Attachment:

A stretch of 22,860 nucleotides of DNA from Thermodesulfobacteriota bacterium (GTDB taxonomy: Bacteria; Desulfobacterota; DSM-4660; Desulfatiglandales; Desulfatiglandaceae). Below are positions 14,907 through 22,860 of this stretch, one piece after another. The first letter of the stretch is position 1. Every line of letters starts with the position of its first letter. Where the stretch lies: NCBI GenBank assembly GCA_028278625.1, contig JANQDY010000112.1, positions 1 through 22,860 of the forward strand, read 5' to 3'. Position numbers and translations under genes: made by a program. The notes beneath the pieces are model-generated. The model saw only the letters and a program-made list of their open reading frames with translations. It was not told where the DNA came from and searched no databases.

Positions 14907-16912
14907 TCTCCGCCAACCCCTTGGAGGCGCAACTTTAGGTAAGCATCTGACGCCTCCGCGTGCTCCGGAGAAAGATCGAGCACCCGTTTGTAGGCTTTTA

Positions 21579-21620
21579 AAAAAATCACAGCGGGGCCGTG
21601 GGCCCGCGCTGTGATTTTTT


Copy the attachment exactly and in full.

A stretch of 22,860 nucleotides of DNA from Thermodesulfobacteriota bacterium (GTDB taxonomy: Bacteria; Desulfobacterota; DSM-4660; Desulfatiglandales; Desulfatiglandaceae). Below are positions 14,907 through 22,860 of this stretch, one piece after another. The first letter of the stretch is position 1. Every line of letters starts with the position of its first letter. Where the stretch lies: NCBI GenBank assembly GCA_028278625.1, contig JANQDY010000112.1, positions 1 through 22,860 of the forward strand, read 5' to 3'. Position numbers and translations under genes: made by a program. The notes beneath the pieces are model-generated. The model saw only the letters and a program-made list of their open reading frames with translations. It was not told where the DNA came from and searched no databases.

Positions 14907-16912
14907 TCTCCGCCAACCCCTTGGAGGCGCAACTTTAGGTAAGCATCTGACGCCTCCGCGTGCTCCGGAGAAAGATCGAGCACCCGTTTGTAGGCTTTTA

Positions 21579-21620
21579 AAAAAATCACAGCGGGGCCGTG
21601 GGCCCGCGCTGTGATTTTTT